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Thread: Banjo Tunings

  1. #11
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    Quote Originally Posted by Danny
    Well, Carl, I disagree. Gut strings are affected by humidity and temperature. I've actually used both. That's the reason some in the Early Banjo community recommend coating the unwound ones. So there we have it, two different experiences, two different opinions. Your very comfortable calling somebody a liar, I'm not.

    Dan Wykes
    Sorry, "Danny," the reason people recommend coating is to increase string life, not to combat tuning problems at dusk. Gut strings are expensive, plastic are not, so it's natural to want to get longer life out of them. If you had any experience with real gut, you would know this. Everyone who has used gut does.
    Carl Anderton

    "Frank Converse the banjoist, his beautiful wife, and a young gentleman from Richmond, said to be smitten by the latter's charms, skipped away from Petersburg, Va., by the Southern train, leaving the "Converse Opera Troupe" to fufill the engagement as best they could."

    National Police Gazette, April 1860

  2. #12
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    Quote Originally Posted by Danny

    . Not sure you have that problem down South as commonly - do you?
    Yes.

    Not the banjo player, just the one the banjo player hands the banjo to, before he goes off to sleep in a shebang. Banjo, on the other hand, sleeps snug and dry in my cabin.
    Mrs. Lawson
    Weaver, Spinster, Strong Fast Dyes
    Knitted Goods and yarns available thlawson@bellsouth.net



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  3. #13

    Default Better keep it friendly!

    Alright Danny, I was going to edit your last post but decided just to end it. There will be no mud slinging Whine Cellar threads in my forum. This forum has been a joy to moderate and it's going to stay that way. I hope we all understand, thanks for listening.
    Moderator

  4. #14
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    Quote Originally Posted by Old Cremona
    Sorry, "Danny," the reason people recommend coating is to increase string life, not to combat tuning problems at dusk. Gut strings are expensive, plastic are not, so it's natural to want to get longer life out of them. If you had any experience with real gut, you would know this. Everyone who has used gut does.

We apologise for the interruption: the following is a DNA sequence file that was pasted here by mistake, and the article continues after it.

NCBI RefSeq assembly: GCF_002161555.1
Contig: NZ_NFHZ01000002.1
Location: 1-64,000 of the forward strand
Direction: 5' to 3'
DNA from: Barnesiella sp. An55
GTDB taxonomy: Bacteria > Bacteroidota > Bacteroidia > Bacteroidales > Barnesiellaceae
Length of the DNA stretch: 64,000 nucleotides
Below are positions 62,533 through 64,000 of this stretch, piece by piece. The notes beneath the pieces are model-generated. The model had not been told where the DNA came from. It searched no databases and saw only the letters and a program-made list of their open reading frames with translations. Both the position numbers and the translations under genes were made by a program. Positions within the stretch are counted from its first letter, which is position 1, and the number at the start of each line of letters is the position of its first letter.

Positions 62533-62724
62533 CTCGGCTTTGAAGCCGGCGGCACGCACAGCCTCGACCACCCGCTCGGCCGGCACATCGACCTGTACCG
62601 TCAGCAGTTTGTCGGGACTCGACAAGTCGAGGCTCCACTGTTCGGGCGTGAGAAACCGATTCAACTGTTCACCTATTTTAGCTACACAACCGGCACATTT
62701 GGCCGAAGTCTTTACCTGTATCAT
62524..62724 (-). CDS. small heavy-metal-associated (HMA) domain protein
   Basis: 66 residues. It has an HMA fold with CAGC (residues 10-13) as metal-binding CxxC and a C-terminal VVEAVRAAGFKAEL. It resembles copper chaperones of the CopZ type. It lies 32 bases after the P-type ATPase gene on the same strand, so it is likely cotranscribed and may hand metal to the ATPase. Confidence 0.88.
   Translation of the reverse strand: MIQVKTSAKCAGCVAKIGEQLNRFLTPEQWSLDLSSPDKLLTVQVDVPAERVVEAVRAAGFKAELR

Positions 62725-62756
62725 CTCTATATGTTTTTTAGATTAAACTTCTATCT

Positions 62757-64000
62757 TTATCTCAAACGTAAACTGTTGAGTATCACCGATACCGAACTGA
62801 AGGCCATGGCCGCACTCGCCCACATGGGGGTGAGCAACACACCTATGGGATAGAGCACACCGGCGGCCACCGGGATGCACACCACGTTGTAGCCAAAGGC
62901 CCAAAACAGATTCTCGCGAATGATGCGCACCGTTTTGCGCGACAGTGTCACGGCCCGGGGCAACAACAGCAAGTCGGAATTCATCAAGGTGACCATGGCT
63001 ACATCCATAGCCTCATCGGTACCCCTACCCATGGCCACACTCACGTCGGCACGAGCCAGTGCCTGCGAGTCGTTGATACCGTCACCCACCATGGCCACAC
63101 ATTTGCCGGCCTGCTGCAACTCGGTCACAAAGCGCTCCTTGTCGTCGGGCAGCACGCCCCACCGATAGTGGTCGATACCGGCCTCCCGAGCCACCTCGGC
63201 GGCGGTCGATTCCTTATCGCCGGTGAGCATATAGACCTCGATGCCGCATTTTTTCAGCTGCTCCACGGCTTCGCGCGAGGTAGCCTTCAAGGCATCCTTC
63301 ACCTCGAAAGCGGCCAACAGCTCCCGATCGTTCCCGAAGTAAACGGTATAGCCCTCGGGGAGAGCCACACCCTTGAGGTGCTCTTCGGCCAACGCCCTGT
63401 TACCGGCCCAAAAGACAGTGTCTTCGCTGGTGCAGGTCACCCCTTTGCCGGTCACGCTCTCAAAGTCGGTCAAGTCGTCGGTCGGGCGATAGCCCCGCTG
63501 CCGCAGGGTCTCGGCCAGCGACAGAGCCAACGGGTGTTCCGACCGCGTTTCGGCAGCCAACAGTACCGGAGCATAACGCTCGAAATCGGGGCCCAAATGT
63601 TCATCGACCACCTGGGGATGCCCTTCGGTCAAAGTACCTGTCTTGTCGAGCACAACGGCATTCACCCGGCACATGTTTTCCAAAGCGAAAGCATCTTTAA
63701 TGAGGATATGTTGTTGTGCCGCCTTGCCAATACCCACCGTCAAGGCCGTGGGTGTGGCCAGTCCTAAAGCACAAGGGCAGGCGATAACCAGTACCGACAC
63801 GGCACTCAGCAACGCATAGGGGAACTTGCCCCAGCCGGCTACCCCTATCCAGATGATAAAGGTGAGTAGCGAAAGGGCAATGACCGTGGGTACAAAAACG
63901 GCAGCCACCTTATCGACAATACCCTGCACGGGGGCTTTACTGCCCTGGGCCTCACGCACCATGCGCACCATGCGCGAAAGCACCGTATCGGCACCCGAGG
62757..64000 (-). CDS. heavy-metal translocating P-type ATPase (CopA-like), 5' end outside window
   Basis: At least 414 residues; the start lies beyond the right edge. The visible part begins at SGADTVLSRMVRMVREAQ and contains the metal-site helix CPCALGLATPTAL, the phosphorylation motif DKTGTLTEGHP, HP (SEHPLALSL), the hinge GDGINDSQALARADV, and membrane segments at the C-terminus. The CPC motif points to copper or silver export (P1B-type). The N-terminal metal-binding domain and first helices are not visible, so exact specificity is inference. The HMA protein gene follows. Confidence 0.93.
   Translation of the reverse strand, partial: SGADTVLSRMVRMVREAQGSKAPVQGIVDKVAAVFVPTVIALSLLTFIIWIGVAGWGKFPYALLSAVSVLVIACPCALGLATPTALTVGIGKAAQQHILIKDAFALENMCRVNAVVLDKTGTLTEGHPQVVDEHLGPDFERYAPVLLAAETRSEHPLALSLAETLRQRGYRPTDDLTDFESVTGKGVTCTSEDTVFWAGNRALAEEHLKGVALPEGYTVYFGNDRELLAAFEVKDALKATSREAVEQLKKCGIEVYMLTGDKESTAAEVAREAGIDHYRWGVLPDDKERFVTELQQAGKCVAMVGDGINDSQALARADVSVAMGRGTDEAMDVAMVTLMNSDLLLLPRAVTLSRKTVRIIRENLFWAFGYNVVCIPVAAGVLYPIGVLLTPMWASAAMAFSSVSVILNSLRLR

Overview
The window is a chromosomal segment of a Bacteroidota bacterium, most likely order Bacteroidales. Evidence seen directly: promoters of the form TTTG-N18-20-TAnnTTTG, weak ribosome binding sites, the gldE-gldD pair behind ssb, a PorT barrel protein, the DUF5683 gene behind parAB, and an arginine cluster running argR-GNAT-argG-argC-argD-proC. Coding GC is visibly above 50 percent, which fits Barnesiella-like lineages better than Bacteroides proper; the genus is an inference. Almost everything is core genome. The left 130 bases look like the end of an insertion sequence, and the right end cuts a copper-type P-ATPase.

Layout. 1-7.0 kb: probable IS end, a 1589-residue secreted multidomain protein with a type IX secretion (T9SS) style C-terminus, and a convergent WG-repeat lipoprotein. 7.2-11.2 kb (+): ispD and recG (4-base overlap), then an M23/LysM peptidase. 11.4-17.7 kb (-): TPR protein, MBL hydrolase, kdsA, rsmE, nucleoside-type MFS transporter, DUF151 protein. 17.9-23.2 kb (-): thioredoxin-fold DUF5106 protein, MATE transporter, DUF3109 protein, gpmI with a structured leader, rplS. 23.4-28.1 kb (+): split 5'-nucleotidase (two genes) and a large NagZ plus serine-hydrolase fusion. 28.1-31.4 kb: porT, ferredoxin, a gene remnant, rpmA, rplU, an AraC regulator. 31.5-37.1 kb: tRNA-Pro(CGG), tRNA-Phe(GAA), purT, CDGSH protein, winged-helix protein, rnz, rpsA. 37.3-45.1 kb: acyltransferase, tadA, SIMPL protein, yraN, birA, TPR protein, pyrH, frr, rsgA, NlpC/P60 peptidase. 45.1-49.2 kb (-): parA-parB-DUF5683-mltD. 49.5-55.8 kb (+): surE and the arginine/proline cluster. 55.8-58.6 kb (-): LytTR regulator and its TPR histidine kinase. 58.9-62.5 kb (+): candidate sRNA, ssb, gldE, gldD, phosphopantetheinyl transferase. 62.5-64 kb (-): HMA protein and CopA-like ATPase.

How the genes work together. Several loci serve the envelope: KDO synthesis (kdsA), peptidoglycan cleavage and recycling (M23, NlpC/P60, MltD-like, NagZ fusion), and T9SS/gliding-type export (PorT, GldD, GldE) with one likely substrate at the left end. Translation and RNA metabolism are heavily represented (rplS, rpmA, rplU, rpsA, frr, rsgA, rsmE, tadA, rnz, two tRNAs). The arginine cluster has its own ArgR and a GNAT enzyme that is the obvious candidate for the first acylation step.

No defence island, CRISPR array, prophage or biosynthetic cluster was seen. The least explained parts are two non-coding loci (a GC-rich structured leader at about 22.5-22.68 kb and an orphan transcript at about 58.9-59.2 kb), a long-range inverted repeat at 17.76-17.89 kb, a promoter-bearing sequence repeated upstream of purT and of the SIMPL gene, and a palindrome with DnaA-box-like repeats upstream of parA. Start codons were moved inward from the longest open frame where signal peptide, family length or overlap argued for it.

No apology necessary, Carl. But the thread is about tuning. My point relevant to this thread is that coating prevents humidity incursion on the unwound strings, a benefit to tuning because it makes them more stable. Coating helps with that, and that's not my idea. You are correct that longer life is a big benefit. I have played gut strings and have gone through a couple sets, and it was been recommended to me that coating the strings will increase string life.

    Dan Wykes

  5. #15
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    Quote Originally Posted by 5strings
    Alright Danny, I was going to edit your last post but decided just to end it. There will be no mud slinging Whine Cellar threads in my forum. This forum has been a joy to moderate and it's going to stay that way. I hope we all understand, thanks for listening.
    Thanks, good to nip the hijacks when they occur. Topic was covered well anyway.

    dw

  6. #16
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    Sep 2007
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    For what it's worth, here's advice on catgut from a 1861 drum manual:

    "In regard to snares, some performers prefer cat-gut, others raw-hide; both are good, but for general use, the raw-hide is preferable, as in wet weather, the cat-gut is the most easily affected by the dampness, which causes a contraction, and prevents the proper vibration."